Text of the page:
I saw Ex-Machina a few months ago at a special pre-screening here in Los Angeles. Now that it’s out on video, I’m going to jump right in and address some points critics have made against how women — specifically women of color — are treated in the film. I disagree with many of these views and this is why.
Also, SPOILERS — and expletives — ahead. Consider yourself warned.
Like many critics have pointed out, I also noticed that there were many women of color in Nathan’s arsenal of androids — besides Eva — who were abused robots. The author points out that Kyoko is docile, quiet, etc. but that first scene when Nathan yells at her — and she doesn’t say anything — is when I clued into the fact that she’s a robot and Nathan could be a sick fuck.
Viewers of the film have pointed out how “the treatment of Kyoko keeps spiraling,” which is when the “hero” of the movie, Caleb, REALLY knows that Nathan is, really, just a sick fuck. If the scene disgusts you, that’s exactly what that scene was for: to create a sense of disgust from the audience… not against the entire movie, but pinpointed at Nathan. In other words, the director executed EXACTLY what he intended and succeeded.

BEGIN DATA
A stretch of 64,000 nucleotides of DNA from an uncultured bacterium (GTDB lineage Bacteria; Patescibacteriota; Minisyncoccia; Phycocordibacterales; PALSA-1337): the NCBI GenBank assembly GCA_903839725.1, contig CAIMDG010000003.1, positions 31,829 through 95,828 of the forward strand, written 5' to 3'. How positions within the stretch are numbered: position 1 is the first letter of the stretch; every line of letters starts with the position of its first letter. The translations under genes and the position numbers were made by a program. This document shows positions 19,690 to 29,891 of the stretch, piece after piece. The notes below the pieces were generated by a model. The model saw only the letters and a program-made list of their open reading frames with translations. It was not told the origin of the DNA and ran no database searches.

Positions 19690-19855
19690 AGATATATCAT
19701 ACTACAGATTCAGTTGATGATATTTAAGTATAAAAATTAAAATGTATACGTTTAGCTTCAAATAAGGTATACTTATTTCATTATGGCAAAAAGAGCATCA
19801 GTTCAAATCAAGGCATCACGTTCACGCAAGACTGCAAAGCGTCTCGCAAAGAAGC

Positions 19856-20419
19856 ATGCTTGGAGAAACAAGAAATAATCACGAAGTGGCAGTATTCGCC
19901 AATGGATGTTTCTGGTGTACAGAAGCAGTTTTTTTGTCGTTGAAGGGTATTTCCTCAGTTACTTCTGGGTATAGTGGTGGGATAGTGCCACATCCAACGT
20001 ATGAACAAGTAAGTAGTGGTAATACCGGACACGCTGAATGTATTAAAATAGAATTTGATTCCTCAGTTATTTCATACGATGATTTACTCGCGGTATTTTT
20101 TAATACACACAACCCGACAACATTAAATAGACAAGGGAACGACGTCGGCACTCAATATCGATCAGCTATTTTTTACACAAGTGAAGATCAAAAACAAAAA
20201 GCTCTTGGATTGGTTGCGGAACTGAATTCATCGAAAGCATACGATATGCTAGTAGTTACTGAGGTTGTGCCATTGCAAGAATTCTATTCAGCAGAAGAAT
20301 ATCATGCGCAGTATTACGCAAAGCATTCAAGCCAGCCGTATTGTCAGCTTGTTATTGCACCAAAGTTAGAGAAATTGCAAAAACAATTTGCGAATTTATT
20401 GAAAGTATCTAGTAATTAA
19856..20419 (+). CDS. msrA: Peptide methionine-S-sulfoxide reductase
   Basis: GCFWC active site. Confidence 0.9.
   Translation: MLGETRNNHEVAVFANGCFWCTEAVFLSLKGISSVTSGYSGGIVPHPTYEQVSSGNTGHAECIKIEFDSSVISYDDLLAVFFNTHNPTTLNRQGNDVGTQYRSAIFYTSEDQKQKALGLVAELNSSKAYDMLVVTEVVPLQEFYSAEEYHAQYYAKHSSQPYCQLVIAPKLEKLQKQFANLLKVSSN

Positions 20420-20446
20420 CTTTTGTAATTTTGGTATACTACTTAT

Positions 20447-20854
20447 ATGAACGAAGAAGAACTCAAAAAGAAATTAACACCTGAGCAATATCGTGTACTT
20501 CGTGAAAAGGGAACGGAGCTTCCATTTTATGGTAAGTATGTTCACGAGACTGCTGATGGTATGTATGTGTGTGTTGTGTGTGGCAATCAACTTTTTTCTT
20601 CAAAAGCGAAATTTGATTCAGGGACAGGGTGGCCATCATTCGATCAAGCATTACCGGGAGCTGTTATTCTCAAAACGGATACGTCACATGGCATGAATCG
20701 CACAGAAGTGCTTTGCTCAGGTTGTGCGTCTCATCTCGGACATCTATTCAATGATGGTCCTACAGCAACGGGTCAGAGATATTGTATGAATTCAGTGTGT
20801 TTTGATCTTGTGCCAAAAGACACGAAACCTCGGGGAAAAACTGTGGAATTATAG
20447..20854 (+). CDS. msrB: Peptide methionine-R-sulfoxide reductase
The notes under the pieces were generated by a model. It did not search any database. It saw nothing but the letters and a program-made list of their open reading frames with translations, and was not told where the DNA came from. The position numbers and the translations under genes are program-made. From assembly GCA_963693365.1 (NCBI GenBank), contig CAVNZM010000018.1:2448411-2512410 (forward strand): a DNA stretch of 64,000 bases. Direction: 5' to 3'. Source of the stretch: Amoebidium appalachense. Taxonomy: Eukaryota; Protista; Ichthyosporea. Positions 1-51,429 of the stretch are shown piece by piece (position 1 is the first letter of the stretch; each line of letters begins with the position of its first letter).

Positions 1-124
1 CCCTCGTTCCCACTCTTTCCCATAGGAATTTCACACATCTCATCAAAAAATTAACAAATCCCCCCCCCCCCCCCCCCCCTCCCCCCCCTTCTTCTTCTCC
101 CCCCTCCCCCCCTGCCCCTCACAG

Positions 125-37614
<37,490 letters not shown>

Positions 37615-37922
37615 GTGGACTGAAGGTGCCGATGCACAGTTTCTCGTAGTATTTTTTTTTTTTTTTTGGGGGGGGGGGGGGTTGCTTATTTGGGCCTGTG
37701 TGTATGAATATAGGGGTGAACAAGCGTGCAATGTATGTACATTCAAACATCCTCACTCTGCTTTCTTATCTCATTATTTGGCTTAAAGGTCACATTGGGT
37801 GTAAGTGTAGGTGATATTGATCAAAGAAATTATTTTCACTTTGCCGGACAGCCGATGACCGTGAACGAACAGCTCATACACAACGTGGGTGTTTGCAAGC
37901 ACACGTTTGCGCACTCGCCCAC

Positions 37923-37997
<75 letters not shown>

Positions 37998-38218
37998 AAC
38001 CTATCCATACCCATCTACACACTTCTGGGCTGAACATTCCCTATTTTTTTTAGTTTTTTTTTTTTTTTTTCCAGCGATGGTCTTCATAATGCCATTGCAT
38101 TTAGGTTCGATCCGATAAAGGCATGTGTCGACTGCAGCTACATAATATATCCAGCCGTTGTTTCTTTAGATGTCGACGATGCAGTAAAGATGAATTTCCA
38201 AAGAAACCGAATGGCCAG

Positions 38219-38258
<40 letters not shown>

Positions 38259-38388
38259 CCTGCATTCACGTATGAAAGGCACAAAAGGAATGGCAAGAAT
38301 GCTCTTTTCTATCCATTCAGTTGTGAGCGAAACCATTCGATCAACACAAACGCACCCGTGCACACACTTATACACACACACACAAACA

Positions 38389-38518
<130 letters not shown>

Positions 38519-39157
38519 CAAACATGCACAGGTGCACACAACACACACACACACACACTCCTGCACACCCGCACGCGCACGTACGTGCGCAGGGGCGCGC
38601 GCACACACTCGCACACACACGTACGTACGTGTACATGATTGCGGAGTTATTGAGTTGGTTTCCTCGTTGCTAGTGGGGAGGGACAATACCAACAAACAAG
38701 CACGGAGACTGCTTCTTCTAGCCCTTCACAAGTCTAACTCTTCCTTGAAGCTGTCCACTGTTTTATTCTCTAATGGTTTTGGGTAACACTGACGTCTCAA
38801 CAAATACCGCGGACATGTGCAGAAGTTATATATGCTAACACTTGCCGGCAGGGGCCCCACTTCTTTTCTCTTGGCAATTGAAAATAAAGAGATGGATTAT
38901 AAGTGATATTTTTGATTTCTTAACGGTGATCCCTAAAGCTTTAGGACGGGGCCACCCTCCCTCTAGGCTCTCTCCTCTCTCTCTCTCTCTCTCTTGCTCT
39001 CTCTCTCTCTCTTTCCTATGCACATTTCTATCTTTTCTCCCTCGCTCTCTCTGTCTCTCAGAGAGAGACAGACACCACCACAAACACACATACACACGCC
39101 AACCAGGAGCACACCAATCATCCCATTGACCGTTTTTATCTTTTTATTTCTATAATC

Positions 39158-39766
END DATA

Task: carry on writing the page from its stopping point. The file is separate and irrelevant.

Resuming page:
I don’t think the critics of the film took a step back to see its intended “purpose.”
The purpose of the many colors of women robots — Asian, Black, and White… not sure if I saw Latino, though — in Nathan’s “failure closets” helped to show that Nathan is fucked up. The reason that Eva is phenotypically White is because that’s what Nathan had determined was Caleb’s type, according to Caleb’s porn and dating site search data. In addition, towards the end of the movie, it’s revealed that Nathan verbally abuses Eva (not sure if he did anything physical, but presumably, that would fuck up her robo-skin)
There’s also that scene towards the end of the movie when Kyoko peels back her robot skin. So, Nathan could easily change any of his robot’s phenotype.
Let’s say for argument’s sake, Nathan had treated all his robots nicely and kindly. I wouldn’t have felt justified when Nathan dies at the end. He’d be a completely different character and it would be a different movie. Imagine if in Titanic, Rose wasn’t engaged to a womanizing abusive asshole, but a really really nice guy. DiCaprio’s Jack would’ve looked like the villain.
Ex-Machina places the audience in a small tiny microcosm, set aside from the rest of the world. We’re in Nathan’s world. And, as such, Nathan was smart, but also a sick-o — as Caleb discovers. Although critics are enraged at the treatment of women of color in this movie, I felt it was a reflection of the character “Nathan” and had a purpose to the science fiction of the film.